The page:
“This is probably a Black music thing that’s universal,” says singer, songwriter, and guitarist Pascal Danaë, the founder and leader of Delgres. “The blues is not sad music. They might be talking about terrible conditions, they might be talking about terrible losses, but the bottom line is hope. That hope comes from when you pick up your guitar and start singing about your problem. They’re going to hear the problem — but the music is for having a good time and will also give them the cure. We get the trouble and medicine at the same time.”

Comprising Danaë, Baptiste Brondy on drums and vocals, and Rafgee on sousaphone, Delgres headlines the Fête de la Musique at the North Beach Bandshell Tuesday, June 21, at 8 p.m. The show is presented by the Cultural Services of the Consulate of France in Miami and the Rhythm Foundation, in partnership with Make Music Miami and with the support of Miami Beach Arts in the Parks. The event is free, but it does require RSVP.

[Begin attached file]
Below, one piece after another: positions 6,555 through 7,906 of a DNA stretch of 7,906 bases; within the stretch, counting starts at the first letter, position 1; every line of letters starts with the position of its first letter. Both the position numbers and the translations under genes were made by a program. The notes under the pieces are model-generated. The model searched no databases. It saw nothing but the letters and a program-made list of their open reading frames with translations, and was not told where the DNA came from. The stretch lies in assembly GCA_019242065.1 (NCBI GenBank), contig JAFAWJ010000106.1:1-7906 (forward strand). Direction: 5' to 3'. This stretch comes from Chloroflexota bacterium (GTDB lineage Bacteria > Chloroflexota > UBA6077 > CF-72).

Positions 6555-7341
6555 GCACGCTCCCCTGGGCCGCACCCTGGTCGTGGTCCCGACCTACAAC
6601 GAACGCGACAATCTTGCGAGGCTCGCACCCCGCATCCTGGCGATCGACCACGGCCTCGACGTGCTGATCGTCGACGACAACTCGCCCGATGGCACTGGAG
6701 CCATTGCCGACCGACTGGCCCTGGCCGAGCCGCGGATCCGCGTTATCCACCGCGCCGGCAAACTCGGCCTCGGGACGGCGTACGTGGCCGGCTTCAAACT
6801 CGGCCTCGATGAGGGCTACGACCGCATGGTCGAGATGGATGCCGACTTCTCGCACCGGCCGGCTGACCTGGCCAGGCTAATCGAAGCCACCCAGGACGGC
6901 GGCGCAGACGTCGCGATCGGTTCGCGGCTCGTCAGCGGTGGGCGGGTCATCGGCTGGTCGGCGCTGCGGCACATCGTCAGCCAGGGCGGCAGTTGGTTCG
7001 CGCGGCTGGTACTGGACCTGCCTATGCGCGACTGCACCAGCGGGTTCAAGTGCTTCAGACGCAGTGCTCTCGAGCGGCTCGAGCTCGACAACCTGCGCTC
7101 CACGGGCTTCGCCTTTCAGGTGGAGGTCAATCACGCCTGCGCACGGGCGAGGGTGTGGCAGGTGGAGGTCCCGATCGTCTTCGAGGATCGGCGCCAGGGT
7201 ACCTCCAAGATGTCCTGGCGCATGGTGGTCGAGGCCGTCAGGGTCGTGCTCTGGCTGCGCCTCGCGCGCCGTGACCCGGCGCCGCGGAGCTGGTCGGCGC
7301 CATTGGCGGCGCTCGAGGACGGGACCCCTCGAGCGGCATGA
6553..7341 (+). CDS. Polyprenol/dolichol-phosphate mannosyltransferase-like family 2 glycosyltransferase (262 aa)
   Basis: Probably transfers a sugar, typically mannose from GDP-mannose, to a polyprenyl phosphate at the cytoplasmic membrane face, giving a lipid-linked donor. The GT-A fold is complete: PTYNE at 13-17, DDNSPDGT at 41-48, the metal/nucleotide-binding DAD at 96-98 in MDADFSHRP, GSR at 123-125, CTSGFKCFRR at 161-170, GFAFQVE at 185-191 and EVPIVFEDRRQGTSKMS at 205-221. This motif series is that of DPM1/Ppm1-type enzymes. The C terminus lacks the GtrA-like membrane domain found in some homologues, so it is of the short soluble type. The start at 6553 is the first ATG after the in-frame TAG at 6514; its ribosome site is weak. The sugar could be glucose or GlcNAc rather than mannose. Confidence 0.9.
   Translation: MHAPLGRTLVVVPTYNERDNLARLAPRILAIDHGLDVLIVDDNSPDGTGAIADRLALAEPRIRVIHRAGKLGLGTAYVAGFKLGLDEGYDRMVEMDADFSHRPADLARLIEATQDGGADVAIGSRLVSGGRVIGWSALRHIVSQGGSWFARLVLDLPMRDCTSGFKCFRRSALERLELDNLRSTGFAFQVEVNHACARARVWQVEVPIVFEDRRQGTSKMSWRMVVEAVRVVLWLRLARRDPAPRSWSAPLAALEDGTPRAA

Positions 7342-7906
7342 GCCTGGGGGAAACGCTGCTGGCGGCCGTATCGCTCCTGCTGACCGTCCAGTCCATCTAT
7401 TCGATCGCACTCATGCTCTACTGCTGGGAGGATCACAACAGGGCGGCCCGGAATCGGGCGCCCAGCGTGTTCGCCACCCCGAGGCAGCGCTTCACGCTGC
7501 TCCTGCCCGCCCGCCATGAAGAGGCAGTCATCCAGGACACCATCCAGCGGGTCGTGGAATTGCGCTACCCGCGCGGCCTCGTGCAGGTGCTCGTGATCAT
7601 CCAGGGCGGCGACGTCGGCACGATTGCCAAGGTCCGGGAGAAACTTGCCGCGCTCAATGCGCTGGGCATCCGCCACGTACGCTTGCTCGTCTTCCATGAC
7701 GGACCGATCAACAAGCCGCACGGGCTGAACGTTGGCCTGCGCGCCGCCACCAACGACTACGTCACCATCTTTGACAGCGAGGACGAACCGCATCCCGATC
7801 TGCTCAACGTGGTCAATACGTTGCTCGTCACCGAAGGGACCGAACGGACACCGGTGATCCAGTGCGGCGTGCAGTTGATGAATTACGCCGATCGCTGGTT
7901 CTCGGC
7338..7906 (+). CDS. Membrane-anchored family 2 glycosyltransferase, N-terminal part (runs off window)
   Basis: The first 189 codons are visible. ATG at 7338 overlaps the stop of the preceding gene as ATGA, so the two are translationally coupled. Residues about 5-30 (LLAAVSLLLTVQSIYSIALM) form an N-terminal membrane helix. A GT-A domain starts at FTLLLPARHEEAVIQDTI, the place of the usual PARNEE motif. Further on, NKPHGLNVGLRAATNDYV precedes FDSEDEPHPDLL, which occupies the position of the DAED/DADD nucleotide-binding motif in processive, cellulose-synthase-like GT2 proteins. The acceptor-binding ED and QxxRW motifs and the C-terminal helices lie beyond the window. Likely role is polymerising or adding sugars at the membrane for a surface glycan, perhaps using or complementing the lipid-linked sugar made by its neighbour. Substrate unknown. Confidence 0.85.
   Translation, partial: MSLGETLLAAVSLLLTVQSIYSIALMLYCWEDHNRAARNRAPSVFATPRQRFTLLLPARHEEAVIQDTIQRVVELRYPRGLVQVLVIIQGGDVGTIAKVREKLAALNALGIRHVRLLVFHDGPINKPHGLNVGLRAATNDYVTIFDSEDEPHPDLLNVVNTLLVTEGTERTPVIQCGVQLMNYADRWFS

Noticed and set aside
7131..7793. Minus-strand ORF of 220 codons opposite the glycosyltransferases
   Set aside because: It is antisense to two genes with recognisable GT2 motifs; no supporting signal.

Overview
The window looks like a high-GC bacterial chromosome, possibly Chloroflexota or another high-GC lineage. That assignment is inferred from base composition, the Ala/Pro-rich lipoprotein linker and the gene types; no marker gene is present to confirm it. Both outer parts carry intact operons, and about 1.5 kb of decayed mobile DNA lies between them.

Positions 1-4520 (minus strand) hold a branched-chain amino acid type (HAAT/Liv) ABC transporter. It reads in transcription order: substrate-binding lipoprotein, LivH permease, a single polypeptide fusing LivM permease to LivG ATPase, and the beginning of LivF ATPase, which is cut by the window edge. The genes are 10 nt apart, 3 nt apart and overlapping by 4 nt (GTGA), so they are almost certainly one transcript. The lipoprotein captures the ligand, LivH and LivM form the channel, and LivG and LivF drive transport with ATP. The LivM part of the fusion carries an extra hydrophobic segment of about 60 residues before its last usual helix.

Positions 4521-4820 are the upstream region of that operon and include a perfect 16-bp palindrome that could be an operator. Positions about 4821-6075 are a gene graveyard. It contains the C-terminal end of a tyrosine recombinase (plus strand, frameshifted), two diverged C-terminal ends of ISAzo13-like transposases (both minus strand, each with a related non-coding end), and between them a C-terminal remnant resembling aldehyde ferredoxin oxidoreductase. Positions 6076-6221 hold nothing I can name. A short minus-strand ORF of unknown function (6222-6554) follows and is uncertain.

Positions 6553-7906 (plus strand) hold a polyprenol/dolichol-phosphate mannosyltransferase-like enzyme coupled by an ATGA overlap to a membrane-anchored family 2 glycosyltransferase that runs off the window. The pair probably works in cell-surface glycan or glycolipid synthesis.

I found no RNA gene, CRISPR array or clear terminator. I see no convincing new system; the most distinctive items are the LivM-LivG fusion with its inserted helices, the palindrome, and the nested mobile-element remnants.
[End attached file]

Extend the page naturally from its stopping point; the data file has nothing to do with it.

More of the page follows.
The group has released two albums “Mo Jodi” (“I’ll Die Today”) and “4 AM.”  Sang in Creole and English, “Mo Jodi” addresses issues such as freedom and slavery. It served notice about the direction of the music while paying tribute to the historical figure the trio has taken its name.

Louis Delgrès, a Creole officer in the French Army, died in Guadeloupe in 1802, fighting against Napoleon’s Army, which had been sent to the French Caribbean to re-establish slavery. The follow-up, “4 AM,” speaks of immigrants dying for a new beginning, joblessness, and slavery, but also family stories such as the anguish of separation when parents emigrate and children are temporarily left behind.

“I’m doing a bit of my own therapy with all this,” Danaë once said about the themes in his lyrics.

“Growing up in France as a French person, but of Guadeloupean roots, not completely French, … just led me to wonder later on in my life: So, who am I exactly?” elaborates Danaë now. “You start scratching that surface and start going deeper and deeper. That’s what’s in those songs. Even when I play like fierce rock and roll or very heavy, heavy guitar, it’s a release from pain and things that I have to cope with.”